JigGsaw Zero Generation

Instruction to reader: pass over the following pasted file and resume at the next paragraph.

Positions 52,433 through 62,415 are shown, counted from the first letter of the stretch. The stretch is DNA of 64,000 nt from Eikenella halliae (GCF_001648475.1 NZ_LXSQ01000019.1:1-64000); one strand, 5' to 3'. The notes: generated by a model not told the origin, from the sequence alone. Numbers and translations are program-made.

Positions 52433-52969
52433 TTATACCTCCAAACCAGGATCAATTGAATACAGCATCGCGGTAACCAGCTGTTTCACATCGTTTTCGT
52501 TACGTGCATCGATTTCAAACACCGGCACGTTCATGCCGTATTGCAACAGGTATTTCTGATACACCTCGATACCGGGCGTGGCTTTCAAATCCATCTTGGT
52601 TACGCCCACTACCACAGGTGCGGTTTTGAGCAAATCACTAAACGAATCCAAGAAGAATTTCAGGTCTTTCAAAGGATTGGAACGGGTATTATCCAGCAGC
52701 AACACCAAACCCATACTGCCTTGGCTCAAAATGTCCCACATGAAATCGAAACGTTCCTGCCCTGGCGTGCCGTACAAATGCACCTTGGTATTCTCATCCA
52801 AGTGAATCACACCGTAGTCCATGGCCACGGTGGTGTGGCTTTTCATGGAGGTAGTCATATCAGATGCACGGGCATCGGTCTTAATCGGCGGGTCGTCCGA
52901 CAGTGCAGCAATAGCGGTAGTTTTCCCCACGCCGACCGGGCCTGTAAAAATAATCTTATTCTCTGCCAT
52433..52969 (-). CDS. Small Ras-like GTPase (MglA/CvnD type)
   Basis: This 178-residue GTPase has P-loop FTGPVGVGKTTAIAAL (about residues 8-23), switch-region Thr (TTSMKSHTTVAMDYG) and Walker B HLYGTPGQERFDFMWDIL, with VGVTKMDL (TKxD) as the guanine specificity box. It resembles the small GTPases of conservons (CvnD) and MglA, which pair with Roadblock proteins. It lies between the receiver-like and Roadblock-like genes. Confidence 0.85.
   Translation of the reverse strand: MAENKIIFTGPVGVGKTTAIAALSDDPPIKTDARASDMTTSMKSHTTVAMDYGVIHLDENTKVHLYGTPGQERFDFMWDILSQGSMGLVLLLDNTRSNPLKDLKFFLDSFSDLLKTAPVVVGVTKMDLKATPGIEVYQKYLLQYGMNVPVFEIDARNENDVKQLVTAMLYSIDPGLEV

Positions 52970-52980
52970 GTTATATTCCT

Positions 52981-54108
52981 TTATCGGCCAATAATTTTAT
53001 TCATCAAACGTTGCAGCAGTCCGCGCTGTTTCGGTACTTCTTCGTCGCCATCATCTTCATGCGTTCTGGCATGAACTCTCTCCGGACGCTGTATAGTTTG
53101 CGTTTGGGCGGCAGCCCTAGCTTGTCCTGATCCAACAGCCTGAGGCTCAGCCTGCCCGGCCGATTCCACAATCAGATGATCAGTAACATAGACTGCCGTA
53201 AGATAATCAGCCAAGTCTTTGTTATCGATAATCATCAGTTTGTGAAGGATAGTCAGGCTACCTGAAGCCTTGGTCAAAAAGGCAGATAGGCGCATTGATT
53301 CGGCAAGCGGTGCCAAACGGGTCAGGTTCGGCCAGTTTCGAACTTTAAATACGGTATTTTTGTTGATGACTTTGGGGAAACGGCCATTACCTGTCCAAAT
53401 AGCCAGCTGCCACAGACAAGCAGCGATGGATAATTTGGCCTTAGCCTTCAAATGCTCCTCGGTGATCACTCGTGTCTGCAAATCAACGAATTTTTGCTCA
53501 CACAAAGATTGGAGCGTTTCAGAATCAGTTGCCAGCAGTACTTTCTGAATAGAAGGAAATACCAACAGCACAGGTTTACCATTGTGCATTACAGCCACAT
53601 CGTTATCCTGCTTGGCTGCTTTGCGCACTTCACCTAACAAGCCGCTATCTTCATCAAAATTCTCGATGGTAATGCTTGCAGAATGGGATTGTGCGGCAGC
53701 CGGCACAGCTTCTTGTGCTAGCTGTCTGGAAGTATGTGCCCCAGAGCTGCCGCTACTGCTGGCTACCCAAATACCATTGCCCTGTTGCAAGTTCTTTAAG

Zero Generation started out where many great albums often come from — the mind of an artist who’s been living in a storage shed, sans plumbing. For some reason, this kind of hardship tends to lead into great music, which is what happened with front-man Mark JigGsaw. This full-length debut from the Illinois quartet encompasses an array of styles and emotions. The opening track "Mars” is a melancholic, guitar-fuelled journey that tears itself apart again and again. In contrast, "Mona Lisa’s Mirror” is more steeped in tinges of power pop and memorable breakdowns. The album’s scope veers off once again with "Holly Brown,” a driven track that gets stuck in a dance groove yet still maintains JigGsaw’s manic guitar orientation. It also somehow combines qualities not unlike grunge-era great Nirvana as the song goes right off the edge into a blend of frothy feedback and dizzying energy. The title track gives way for a combination of all of these elements and more, as it drills itself into a spiral of angst-ridden hooks. Zero Generation is an album that happens in layers, and it gets better and better each time it unravels a little more. (Shooting at Decoys)